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Michigan History, Language and Culture
History of Michigan
Set in a quiet northeastern corner of the US, it’s no wonder the first Europeans to venture into Michigan were French explorers from Canada. Under orders from Samuel de Champlain, French explorer Étienne Brûlé ventured into Michigan in 1620. Père Jacques Marquette formed the first settlement in the area in the late 1600s, and several other trading posts and towns were established as the decades passed.
After the Seven Years’ War, Michigan fell under British control. The Native Americans tribes in the area were displeased with the way British authorities treated them, and thus banded together to attack Fort Detroit in 1763. This began the famous Pontiac’s War, which lasted over three years and forced the British to return the land to Canada.
During the American Revolution, control of Michigan was given to the newly independent United States. Michigan became part of the Northwest Territory in 1787 and then part of the Indiana Territory in 1800. In 1805, it was finally declared the Michigan Territory.
After the opening of the Erie Canal in 1825, Michigan experienced a population boom. The canal, which connected the Great Lakes with the Atlantic Ocean, quickened trade and increased industry throughout the region. In 1837, Michigan was signed into statehood by President Andrew Jackson.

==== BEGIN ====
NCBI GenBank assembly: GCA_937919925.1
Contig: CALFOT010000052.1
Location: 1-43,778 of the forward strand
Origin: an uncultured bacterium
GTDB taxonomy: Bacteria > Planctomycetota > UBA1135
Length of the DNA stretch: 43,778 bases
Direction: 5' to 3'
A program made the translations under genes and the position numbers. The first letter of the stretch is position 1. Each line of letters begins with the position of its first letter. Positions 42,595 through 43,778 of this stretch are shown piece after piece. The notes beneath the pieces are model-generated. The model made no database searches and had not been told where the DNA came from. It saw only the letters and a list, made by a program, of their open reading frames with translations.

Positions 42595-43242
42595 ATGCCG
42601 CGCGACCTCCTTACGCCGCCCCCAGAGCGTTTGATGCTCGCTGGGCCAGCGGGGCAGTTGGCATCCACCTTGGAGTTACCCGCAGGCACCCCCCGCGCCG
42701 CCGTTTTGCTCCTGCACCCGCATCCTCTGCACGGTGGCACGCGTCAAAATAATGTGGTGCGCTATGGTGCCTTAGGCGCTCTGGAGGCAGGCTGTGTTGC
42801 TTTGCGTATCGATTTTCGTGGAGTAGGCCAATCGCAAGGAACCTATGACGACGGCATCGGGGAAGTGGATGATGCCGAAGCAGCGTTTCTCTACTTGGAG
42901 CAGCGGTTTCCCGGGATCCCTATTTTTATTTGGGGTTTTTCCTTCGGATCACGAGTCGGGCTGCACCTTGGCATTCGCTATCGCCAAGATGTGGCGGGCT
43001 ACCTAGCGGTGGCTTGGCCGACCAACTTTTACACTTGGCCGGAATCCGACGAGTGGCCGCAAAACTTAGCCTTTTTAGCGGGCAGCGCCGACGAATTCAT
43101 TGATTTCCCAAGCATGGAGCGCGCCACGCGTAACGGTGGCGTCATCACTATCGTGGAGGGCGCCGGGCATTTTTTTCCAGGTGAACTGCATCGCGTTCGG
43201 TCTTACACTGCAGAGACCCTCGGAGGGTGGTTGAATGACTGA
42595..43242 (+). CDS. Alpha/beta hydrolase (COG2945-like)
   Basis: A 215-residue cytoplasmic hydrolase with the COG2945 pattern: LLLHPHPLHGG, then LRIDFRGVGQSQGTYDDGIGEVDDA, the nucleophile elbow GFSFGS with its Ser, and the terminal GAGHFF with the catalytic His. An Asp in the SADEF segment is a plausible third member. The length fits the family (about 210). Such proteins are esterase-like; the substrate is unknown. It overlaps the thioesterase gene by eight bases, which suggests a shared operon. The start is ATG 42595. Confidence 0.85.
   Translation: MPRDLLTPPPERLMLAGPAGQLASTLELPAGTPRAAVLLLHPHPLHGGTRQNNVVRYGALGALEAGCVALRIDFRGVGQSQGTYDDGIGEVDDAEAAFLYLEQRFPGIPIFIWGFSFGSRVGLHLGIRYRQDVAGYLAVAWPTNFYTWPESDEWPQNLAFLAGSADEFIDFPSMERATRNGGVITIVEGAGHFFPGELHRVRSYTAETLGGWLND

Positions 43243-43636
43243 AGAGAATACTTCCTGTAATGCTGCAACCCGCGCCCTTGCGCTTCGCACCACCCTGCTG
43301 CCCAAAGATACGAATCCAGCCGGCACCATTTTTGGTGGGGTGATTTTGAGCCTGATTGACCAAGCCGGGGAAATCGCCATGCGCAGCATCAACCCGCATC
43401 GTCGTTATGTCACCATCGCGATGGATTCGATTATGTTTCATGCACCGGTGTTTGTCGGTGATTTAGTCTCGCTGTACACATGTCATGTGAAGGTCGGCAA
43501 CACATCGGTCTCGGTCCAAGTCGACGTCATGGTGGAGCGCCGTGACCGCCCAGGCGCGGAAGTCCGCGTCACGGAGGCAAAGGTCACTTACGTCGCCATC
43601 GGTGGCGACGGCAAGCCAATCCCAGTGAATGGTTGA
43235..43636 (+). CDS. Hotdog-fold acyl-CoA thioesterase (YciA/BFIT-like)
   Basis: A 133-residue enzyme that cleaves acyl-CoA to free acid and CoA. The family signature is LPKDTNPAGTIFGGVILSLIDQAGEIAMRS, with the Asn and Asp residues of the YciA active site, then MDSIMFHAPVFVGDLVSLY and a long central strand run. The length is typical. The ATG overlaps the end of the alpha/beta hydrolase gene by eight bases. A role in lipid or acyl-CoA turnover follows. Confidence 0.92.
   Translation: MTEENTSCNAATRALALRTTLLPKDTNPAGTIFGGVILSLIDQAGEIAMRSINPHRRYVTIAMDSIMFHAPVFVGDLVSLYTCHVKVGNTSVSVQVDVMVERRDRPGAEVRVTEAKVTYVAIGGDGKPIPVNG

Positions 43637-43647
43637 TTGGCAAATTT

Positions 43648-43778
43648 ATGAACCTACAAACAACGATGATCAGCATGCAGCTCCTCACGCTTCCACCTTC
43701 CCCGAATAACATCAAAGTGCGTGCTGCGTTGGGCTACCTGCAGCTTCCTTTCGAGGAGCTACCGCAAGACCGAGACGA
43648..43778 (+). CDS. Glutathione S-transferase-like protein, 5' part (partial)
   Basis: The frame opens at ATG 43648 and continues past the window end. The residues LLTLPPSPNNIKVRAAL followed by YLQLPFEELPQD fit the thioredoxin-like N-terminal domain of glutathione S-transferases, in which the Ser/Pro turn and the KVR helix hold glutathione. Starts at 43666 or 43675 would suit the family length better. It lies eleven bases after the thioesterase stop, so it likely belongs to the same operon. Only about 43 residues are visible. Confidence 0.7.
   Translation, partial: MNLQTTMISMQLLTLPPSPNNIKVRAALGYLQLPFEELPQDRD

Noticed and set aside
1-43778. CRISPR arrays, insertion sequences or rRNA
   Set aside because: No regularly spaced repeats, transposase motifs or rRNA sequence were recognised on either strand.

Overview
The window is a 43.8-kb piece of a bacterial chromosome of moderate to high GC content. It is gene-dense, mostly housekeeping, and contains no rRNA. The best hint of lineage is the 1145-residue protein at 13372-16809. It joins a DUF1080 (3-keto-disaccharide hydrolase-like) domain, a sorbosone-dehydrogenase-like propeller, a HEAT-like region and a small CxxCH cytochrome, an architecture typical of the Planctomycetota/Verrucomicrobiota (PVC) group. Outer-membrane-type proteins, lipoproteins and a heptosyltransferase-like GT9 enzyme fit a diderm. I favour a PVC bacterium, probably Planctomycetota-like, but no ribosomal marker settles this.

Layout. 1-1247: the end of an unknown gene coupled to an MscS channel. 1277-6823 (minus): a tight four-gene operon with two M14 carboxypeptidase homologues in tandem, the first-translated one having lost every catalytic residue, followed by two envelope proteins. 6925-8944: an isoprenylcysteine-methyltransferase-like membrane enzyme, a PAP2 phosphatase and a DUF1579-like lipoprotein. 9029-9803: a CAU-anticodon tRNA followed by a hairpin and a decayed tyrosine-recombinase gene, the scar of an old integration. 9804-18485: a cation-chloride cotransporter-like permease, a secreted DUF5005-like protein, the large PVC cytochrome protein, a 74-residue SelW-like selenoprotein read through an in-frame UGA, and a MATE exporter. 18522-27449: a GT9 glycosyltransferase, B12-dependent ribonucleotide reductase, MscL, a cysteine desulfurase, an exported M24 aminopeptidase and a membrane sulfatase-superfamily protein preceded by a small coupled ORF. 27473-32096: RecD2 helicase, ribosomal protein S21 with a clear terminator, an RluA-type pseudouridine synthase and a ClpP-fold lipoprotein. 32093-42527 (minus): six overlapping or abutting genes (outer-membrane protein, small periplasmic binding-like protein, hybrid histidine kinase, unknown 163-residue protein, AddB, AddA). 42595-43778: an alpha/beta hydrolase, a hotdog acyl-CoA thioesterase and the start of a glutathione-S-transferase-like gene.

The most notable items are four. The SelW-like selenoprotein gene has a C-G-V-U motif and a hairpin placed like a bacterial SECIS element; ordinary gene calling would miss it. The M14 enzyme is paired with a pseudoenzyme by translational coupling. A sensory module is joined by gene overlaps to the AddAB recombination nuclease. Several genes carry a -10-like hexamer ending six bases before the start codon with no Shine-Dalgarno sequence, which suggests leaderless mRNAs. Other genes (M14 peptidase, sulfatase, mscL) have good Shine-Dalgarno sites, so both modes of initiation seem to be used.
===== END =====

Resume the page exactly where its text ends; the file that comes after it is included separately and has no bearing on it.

The state saw another significant population influx in the 1840s, when metal ores were discovered in the area. A large group of Cornish miners flocked to the state, helping Michigan to become a national leader in copper and iron ore production by the end of the 1800s.
In the early 1900s, Michigan became a huge leader in the automobile industry. The Ford Motor Company was founded in Detroit in 1903, and General Motors and Chrysler are also based in the area.To this day, the automobile industry has a huge presence in Michigan.
During the Great Depression, Michigan’s economy suffered like the rest of the country, and many employees of the auto and mining industries were without work. When the US entered WWII, however, production picked back up and new jobs were created across the state.
Throughout the 1970s competition from foreign competitors diminished the American auto industry, causing a gradual decline in Michigan’s economy. Since then, the Michigan government has been pushing to bring new industry into the state to stimulate economic growth.
Did you know?
- Traverse City is the cherry capital of the world. Every year in July they hold a week long cherry festival.
Religion in Michigan
Michigan is overwhelmingly Christian, with the bulk of religious residents identifying themselves as Roman Catholic. Large Protestant groups of Presbyterian and Lutheran residents exist as well. There is also a small but growing group of Muslims, along with other minority religions.
Social Conventions in Michigan
Because Michigan’s borders form an outline akin to the shape of a right hand, people often use their hand as an indicator of location. If you ask someone for driving directions or where a different city is within the state, they will hold up their right hand and point to the current location and the location in question to provide an estimation of distance.